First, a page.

First, is your hum 60Hz or 120Hz? 120Hz is power supply ripple.

              Isolate the problem, does the hum go away if you turn the volume control to zero? Does the hum go away if you remove the 6SJ7?

              You mention the 6SJ7. The 5C1 uses grid leak bias for that tube - note the grounded cathode and huge 5 meg grid resistor. That system is going to be noisier that more modern systems. Look at the 5E1, it gets similar gain from the more common 12AX7.

              APparently your power transformer has a center tapped 6v winding - good. Grounding the center tap will be better than just grounding one side like your schematic. Now try this: instead of grounding that center tap, connect it instead to the cathode of the 6V6 - pin 8. That will elevate the heaters by 15-20 volts and could reduce any heater radiated hum.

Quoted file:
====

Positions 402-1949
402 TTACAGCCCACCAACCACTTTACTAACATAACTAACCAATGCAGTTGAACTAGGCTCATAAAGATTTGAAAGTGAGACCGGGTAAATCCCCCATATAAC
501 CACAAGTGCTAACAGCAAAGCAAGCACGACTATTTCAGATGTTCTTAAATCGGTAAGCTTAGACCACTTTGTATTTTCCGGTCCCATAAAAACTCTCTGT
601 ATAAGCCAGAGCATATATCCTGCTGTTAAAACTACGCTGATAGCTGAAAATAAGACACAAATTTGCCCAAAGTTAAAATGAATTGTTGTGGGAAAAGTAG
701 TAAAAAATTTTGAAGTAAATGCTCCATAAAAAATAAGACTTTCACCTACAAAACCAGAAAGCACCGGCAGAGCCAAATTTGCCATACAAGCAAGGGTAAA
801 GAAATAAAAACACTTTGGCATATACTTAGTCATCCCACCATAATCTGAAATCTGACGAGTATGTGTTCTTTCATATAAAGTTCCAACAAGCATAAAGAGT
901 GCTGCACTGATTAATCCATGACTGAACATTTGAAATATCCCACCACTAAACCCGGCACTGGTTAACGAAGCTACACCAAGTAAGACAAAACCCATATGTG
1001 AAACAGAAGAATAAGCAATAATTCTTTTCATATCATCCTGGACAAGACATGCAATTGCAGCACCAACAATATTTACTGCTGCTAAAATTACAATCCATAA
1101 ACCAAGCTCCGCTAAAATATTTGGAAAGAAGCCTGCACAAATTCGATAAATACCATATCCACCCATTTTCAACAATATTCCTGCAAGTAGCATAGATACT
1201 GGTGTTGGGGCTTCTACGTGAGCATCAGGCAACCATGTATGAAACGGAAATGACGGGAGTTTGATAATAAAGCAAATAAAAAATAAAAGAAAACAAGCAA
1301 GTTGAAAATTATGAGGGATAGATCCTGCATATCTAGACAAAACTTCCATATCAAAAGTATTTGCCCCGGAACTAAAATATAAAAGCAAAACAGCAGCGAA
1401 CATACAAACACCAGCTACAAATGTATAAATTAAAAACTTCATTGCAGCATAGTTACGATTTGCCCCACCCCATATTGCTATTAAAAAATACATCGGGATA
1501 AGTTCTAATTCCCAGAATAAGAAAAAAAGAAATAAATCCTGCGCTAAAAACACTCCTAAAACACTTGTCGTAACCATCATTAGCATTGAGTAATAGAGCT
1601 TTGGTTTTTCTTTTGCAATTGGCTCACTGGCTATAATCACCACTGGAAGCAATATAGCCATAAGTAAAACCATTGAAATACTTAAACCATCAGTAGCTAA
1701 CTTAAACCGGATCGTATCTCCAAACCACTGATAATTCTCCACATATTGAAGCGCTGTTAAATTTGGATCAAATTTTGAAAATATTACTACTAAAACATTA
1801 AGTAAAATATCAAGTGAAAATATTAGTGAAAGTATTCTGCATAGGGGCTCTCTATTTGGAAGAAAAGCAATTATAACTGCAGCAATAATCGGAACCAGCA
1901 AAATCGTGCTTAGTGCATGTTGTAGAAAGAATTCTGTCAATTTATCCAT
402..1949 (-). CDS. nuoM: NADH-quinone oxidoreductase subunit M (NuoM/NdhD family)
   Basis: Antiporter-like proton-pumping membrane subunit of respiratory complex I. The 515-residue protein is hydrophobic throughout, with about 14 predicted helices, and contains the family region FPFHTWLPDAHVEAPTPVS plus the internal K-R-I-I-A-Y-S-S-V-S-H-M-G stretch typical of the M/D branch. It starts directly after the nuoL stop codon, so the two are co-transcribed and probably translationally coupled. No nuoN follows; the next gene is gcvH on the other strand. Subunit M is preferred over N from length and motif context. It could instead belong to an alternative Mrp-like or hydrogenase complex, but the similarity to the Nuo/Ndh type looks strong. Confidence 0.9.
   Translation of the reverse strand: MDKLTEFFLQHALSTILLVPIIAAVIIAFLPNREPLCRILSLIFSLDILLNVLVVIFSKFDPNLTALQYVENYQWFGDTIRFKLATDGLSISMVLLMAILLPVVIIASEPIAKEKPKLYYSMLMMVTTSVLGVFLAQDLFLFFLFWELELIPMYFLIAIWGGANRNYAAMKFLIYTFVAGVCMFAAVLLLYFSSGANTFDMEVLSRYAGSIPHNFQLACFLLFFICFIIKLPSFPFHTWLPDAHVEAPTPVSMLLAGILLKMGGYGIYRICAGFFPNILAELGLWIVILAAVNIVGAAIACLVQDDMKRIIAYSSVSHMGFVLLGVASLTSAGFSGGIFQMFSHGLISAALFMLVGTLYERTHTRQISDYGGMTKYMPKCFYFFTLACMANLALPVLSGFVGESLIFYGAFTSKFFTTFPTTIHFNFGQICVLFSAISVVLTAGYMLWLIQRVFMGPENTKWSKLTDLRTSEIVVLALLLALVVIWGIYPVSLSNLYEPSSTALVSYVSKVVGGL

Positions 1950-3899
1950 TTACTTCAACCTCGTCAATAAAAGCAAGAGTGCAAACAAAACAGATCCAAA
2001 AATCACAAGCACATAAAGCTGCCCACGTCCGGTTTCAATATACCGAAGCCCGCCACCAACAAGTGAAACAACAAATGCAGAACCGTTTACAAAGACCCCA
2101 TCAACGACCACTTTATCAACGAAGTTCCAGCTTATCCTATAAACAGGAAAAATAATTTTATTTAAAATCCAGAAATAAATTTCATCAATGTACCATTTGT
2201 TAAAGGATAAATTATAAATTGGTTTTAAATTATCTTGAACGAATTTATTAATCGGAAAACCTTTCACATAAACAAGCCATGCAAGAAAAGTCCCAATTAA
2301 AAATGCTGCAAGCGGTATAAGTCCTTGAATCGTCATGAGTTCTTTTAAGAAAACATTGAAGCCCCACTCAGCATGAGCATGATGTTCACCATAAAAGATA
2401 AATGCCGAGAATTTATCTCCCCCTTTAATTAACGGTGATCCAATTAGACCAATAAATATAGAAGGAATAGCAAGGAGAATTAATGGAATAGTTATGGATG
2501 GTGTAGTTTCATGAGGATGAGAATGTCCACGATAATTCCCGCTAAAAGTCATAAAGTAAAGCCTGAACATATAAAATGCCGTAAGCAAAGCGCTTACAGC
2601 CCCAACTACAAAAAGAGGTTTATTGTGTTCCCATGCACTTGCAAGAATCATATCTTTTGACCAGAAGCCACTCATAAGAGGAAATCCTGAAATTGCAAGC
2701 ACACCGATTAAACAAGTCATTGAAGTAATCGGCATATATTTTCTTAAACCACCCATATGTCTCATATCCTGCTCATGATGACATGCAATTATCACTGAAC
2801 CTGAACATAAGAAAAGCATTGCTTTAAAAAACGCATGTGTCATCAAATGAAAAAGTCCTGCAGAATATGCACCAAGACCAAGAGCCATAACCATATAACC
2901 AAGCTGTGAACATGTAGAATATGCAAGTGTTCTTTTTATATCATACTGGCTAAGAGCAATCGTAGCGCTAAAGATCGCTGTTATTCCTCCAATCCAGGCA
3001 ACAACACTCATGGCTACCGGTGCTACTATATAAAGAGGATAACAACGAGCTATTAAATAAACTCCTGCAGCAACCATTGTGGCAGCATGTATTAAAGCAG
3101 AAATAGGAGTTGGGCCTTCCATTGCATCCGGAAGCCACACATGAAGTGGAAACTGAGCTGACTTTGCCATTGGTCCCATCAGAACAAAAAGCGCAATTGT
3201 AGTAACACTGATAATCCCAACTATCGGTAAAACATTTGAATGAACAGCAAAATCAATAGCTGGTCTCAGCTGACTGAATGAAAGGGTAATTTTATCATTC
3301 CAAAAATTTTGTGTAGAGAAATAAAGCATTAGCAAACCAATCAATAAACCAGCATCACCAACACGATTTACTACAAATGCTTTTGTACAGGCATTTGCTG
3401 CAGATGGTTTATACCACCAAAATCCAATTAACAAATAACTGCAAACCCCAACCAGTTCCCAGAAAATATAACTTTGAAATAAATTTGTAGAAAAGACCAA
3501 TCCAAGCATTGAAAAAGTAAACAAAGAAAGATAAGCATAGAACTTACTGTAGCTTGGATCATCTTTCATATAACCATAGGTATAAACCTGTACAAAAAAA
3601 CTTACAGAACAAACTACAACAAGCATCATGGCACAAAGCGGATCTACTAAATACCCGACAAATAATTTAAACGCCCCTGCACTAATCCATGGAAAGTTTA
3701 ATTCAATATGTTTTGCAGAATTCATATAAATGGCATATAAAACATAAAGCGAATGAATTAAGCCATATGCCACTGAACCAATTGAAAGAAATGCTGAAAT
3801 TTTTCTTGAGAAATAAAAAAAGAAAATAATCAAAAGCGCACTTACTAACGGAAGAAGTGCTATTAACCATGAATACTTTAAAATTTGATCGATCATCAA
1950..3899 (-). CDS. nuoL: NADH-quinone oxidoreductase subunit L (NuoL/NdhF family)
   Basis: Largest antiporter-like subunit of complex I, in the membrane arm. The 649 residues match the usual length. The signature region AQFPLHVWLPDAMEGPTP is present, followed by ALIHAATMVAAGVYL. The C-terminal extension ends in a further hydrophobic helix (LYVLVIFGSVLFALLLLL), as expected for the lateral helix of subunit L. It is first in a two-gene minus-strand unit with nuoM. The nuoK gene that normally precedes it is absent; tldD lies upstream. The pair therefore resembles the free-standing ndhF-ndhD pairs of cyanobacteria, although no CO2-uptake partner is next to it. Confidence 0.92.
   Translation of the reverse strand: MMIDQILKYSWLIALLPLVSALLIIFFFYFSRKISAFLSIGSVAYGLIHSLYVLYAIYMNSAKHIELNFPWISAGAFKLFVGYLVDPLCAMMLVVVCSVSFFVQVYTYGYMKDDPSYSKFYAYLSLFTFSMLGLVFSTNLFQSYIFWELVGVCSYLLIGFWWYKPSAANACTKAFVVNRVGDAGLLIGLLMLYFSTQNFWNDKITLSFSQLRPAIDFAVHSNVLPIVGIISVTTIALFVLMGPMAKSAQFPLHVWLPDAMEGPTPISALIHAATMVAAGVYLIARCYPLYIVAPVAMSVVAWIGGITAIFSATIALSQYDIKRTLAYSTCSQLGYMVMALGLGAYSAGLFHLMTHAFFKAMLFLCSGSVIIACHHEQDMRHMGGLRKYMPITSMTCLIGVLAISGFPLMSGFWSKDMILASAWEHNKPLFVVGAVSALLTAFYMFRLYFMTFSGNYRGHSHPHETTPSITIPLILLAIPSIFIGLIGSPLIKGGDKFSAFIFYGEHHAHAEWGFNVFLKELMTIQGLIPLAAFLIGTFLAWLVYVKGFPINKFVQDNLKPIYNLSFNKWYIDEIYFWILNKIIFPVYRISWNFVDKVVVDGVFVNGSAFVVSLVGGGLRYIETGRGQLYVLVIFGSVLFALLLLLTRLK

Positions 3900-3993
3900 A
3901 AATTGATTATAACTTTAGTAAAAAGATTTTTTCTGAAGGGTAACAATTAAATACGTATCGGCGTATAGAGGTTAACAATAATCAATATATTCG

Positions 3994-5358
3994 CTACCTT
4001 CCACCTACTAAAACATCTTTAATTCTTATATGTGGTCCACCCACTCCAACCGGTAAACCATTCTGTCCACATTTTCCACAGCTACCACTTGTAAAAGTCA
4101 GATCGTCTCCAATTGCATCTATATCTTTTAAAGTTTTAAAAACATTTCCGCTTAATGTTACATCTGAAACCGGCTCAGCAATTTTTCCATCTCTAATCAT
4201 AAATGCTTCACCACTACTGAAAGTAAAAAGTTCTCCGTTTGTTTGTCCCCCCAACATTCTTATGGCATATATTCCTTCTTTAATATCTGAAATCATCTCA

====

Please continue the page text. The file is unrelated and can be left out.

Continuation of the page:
But I must stress that doing heater hum things will have no effect on power supply ripple, amnd adding filter caps will do nothing to help heater hum. Hum is NOT generic.
              Enzo, first thanks for your reply.

              The reason you would choose for the 5E1 schematic is because you assumes that the installation of a brute force filter has too much influence on the uniqueness sound and rapid response which the 5E1 and 5C1 are known for. I am aware that I want to install the filter that may affect the sound. Therefore I will first do the less radically test using the choke as drawn in the 5E1 schematic.

              The hum in my projects comes partially from the heater windings and partly from the PT. By connecting the CT of the 6,3AC to pin 8 of the 6V6 I get indeed the 60Hz hum off. This really gives a good improvement. The 120Hz hum that remains is louder when I turn the volume further open.